Does cannabis make you more sensitive? Aroused? Or do you become more withdrawn or numb?

Correlation is Not Causation

I remember once, as a younger man hitchhiking in California. A surfer dude picked me up just south of Monterey. “Wanna smoke a joint?” He asked. “Sure,” I said. So we did. While driving. He became a terrible driver, and I got out soon after.

I couldn’t understand why. Was he faking it? Cannabis makes me concentrated and focused. This guy became distracted and impaired. 

I’ve met people who became belligerent after a dab. Others become more agreeable. Some people become bold and talkative, while others become timid and nervous.

But the only thing cannabis is doing is sending phytocannabinoids through your system. Everything else is in your mind.

Consider – have you ever been on a walk or in the shower and thought of an idea? Or maybe a solution to a nagging problem? You weren’t thinking of it. It just popped out of nowhere.

Walking and showering are relaxing. They relieve stress. This influences the endocannabinoid system, and in return, the mind surprises you.

Likewise, when you influence the endocannabinoid system with THC, the mind can become a playground.

Is Cannabis A Placebo? 

cannabis placebo

Is cannabis a placebo? Much depends on what you’re consuming it for, but generally, cannabis (like all drugs) is an active placebo.

That’s not to say cannabis isn’t pain-relieving or helping other physical ailments. The brain and body still process phytocannabinoids, which have a real pharmacological effect.

But does cannabis relieve stress? If you pair cannabis with an intent to relax, the answer is yes.

If you’re at a party and a friend invites you to smoke a sativa joint with him. What is your intent? To experience a THC-upper and become more lively?

Stimulation and relaxation are two different things. How can cannabis do both? Stoners have long known about this dichotomy and answered by referring to sativa vs. indica strains.

But sativa and indica strains of cannabis are relevant to growers only. The bushy, resin-dense plant produces more body buzz than its taller, skinner cousin. 

So we interpret this body buzz as relaxing “in-da-couch” and the heady buzz of the sativa strain as a stimulant. But all we’re doing is confirming that cannabis is an active placebo.

And this isn’t a bad thing.

Christmas Without Santa Claus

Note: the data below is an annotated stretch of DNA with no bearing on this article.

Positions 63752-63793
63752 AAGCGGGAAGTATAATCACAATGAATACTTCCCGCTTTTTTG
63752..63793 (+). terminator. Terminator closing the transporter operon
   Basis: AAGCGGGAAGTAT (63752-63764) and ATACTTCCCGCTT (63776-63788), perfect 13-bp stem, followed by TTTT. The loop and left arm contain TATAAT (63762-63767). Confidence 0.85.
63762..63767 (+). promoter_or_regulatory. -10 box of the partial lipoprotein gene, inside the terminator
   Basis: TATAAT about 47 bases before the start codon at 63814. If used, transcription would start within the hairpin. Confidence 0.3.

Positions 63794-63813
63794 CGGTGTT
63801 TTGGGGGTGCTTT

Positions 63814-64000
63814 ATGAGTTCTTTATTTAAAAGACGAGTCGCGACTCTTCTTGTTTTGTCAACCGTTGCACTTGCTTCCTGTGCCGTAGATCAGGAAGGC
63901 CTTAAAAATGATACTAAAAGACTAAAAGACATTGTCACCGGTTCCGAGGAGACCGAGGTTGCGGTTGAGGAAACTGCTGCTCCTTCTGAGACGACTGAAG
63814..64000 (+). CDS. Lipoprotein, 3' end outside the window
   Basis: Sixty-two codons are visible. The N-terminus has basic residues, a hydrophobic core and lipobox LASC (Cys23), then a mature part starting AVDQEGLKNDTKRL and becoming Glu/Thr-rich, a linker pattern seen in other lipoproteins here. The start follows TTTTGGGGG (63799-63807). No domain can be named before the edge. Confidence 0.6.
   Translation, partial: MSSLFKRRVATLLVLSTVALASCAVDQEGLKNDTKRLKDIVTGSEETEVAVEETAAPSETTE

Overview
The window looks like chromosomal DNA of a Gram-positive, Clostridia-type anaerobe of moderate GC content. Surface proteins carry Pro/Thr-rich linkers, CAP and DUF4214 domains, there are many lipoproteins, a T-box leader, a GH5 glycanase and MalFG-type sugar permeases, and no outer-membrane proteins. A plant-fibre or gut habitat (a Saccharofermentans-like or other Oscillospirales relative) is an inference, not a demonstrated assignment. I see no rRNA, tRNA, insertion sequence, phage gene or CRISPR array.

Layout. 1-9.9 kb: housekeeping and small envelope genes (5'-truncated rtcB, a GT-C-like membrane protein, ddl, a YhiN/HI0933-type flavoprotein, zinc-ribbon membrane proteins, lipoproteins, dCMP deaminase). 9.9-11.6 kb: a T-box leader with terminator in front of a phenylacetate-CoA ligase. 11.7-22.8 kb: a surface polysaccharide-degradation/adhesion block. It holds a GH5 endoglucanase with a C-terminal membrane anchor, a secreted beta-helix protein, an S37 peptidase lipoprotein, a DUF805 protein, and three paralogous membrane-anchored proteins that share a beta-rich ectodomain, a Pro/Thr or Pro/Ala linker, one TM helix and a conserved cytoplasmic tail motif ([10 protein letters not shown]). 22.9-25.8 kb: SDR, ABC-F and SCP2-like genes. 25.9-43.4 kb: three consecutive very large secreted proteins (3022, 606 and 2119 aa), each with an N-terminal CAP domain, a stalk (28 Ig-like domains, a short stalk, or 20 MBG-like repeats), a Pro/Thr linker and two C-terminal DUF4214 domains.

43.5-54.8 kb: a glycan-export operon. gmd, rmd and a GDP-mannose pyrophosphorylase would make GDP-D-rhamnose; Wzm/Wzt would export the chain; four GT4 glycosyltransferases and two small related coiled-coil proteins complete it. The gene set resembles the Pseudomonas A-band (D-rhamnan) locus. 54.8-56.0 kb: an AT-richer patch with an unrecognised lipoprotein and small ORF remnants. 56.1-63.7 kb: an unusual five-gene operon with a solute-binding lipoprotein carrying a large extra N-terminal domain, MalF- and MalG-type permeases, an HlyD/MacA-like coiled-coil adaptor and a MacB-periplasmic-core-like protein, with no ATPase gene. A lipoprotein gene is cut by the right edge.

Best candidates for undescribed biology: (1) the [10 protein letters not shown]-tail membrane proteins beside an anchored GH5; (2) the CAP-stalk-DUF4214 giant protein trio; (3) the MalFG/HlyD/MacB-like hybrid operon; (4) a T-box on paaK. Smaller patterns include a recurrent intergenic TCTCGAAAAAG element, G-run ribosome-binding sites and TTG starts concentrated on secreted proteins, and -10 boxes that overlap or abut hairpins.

Do you celebrate Christmas? Over 2 billion people worldwide celebrate the holiday in one form or another. For some reason, in the West, the birth of Christ has morphed into a celebration of a fat man who rides a sleigh of flying reindeer and delivers material goods by breaking and entering.

Well, I suppose we let him in voluntarily. The goof goes down the chimney and only demands milk and cookies for payment.

Odds are, if you’re reading this, you know this is a myth. Santa Claus is not real. But I bet you still get into the festivities of Christmas. 

Even non-Christians will celebrate the holiday. Why? Because it’s fun. It’s fun to get into the spirit of Christmas. 

Likewise, it’s fun to take drugs that have pharmacological effects. The effects on your mind depend on you. Set and setting. It’s been a psychedelic mantra for years.

But this applies to all drugs. From opioid addicts living on the street to middle-class bourgeois cannabis consumers.

In fact, that’s how we solve the opioid crisis. Not by supplying more drugs but by showing how opioid doesn’t provide the value the addict thinks it does. But that’s a different post for another day.

So I’ll leave it at this: Cannabis is an active placebo. But that’s fine.

You don’t look to the chemical composition of Christmas trees and wrapping paper for answers as to why the holiday season is so magical. You know it’s about your thoughts and how you feel about it.

Likewise, what cannabis can do for you isn’t found in its cannabinoid content (unless you’re looking for purely physical effects). It’s all about set and setting—your expectations.